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My name is Meghna Nambiar, and I am a yoga and movement facilitator based in Bengaluru, India. I've encountered Yoga many times in my life, and every time it has given me something.

My mother introduced me to yoga as a teenager, and I stuck with it briefly. My memories of it are of my joyful teacher, Shastri aunty, and playful explorations of asanas on slippery rugs with my friends (a characteristic of that time) and of my mother admonishing me and my friend for distracting her. The strongest memory I carry to this day is the chants that my teacher, Shastri aunty, would play sometimes at the end of class as we rested in Shavasana. I would eagerly look forward to the days when we would rest to the sounds of the chants. It brought me a deep sense of calm and peace, and even after I stopped attending the class, a part of me continued to search for those sounds that brought me peace and stopped the stirrings of my mind.

The next time I encountered yoga was when I began my training as a professional contemporary dancer at Attakkalari Centre for Movement Arts in Bengaluru back in 2009. Being older and more keen, I was drawn to the shape and form of the asanas. I enjoyed how the practice gave me a feeling of exhilaration and calm all at once. As a dancer, my approach to yoga was to draw from the strength and fluidity that the practice provided. The ancient practice of yoga gave me a stillness, a presence, and a quietness from which I could draw—a quality we sought as dancers. I spent seven and a half years of my life as a professional dancer, and yoga complemented it perfectly. However, I only knew yoga as asana—the physical postures. The beauty, diversity, and applicability of asana took me to the next step: to become a yoga teacher.

Little did I know that in 2015, my first teacher training program at a1000yoga Academy in Bengaluru would introduce me to a world where asana was just one dimension of this ancient practice. At a1000yoga, I was introduced to the history, science, and philosophy of yoga. This experience ignited a deeper curiosity within me to learn and understand the practice and also to share it. After my training, I began offering classes to the community through various studios in Bengaluru. I am also a performing arts teacher for young children at a school in Bangalore, and my yoga training informs my teaching there.

In 2017, when I was going through a challenging transition, I met Reegesh Sir, the founder of Aayana Yoga Academy. Through his understanding of the body and psyche from a yogic perspective, he offered me practical guidance to navigate the transition. While the circumstances around me did not change, I now had practical tools to manage them. Once again, I encountered yoga in a way that helped me handle my life. Inspired by this, I pursued my second teacher training at Aayana Yoga Academy in Bengaluru, wanting to immerse myself in a different approach to the practice. I haven't had one big transformation story, but rather several small ones in which yoga has played a significant role.

Curious about every experience I had in the city, I wanted to immerse myself in a place steeped in yogic tradition and surrounded by nature. I decided to go to the Sivananda Ashram in Uttarkashi, located in the foothills of the Himalayas. I spent one month at the ashram, where yoga was much more than just asana. It focused on Karma Yoga, Vedanta, and devotion (Bhakti). It was one of the most transformative experiences of my life, and I hold it very close to my heart. A majority of our time at the ashram was spent in chanting, prayer, studying the scriptures, and bonding with my classmates as we all huddled together, experiencing the joys and discomforts of the ashram. Of course, we practiced a lot of asana as well. But it was different. (The purpose for asana is the same all along -but I just could connect with it a lot more in my time here.)The joy and teachings from the ashram have stayed with me and they continue to inform my teaching.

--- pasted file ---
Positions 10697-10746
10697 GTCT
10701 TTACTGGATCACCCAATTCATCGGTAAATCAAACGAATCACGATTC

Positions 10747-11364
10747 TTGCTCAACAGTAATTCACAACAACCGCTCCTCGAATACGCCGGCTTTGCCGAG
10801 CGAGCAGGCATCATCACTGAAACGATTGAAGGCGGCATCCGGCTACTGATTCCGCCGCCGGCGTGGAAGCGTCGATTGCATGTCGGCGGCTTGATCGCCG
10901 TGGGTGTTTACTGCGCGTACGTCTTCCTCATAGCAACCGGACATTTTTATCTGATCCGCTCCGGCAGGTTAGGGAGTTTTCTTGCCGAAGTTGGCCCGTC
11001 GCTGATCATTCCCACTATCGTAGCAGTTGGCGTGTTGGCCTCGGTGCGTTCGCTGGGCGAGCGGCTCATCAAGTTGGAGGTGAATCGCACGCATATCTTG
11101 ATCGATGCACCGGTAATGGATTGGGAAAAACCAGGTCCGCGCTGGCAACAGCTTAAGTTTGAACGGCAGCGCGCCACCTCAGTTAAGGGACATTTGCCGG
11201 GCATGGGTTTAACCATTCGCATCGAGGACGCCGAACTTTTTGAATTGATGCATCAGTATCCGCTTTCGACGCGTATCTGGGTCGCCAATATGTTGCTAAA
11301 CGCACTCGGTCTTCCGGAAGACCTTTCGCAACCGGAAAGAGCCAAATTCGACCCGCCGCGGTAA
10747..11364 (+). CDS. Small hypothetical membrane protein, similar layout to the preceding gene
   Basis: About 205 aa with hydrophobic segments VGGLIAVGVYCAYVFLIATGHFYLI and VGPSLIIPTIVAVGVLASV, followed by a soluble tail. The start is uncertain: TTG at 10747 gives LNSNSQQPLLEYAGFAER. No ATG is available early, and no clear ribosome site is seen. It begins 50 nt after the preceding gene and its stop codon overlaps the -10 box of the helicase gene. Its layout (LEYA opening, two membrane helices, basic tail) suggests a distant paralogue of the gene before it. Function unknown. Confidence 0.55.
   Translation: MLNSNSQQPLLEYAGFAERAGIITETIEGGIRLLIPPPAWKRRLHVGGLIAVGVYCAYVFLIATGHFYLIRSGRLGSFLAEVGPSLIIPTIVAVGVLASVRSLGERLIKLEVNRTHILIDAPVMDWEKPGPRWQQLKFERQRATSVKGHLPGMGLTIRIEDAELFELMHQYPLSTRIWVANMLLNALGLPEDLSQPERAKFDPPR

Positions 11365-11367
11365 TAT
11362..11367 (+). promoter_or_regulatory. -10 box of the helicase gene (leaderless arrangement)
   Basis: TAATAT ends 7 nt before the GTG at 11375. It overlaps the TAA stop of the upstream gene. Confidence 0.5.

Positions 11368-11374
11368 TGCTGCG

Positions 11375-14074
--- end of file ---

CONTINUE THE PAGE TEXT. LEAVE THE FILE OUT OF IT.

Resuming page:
I have been sharing the practice of yoga, and teaching is an essential expression of my learnings and understanding of yoga. Yoga has been an anchor for me, and I believe it is an incredible tool to connect with ourselves in today's times. It serves as an anchor physically, emotionally, and spiritually. The beauty

of the practice is that, no matter what capacity you are at, there is something in it for you.


In 2022, I decided to organize all my yoga offerings under the name Amayah Yoga. "Amayah" in Hebrew means "close to God," and my intention for Amayah Yoga is to create a safe and inspiring space for students to come closer to their inner-self.


Our intention at Amayah Yoga is to empower students to create a sustainable and fulfilling yoga practice that supports them on and off the mat. We invite you to join us at Amayah Yoga to explore the beautiful ancient practice of yoga that helps you connect with yourself.

Leaving you with the sounds of my childhood that remain with me,

 a sound of calm and peace.

“We are like the spider.
We weave our life and then move along in it.
We are like the dreamer who dreams and then lives in the dream.”

- Upanishads

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